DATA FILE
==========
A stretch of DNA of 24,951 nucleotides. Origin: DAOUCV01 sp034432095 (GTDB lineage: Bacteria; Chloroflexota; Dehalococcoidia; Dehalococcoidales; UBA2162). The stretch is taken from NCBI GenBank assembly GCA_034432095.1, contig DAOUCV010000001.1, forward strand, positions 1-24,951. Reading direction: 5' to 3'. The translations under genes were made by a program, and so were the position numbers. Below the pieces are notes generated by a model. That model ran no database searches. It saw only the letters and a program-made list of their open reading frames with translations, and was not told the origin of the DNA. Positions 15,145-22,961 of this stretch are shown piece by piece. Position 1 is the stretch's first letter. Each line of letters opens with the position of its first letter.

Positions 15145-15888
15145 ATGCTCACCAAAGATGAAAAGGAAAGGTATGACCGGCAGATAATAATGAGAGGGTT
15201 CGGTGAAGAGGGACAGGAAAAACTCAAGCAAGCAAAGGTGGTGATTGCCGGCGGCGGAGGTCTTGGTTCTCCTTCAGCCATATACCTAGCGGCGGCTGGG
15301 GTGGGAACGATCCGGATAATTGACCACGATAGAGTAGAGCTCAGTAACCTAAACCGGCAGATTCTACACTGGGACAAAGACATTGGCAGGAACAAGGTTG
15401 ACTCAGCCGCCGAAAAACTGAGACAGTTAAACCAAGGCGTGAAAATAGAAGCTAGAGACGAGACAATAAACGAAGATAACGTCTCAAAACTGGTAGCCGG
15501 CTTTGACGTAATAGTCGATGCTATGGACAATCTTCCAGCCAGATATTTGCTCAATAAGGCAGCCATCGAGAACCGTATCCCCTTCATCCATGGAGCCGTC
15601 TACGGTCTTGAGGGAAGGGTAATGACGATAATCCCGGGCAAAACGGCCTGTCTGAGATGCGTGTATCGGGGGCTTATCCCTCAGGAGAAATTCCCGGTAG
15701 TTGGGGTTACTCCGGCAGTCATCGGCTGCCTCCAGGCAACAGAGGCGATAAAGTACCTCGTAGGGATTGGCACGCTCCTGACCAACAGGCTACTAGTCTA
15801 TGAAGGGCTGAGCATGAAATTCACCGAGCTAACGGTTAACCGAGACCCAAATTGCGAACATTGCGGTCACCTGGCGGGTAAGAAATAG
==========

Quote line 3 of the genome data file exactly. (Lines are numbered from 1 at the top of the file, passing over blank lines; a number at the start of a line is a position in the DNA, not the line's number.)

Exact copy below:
15145 ATGCTCACCAAAGATGAAAAGGAAAGGTATGACCGGCAGATAATAATGAGAGGGTT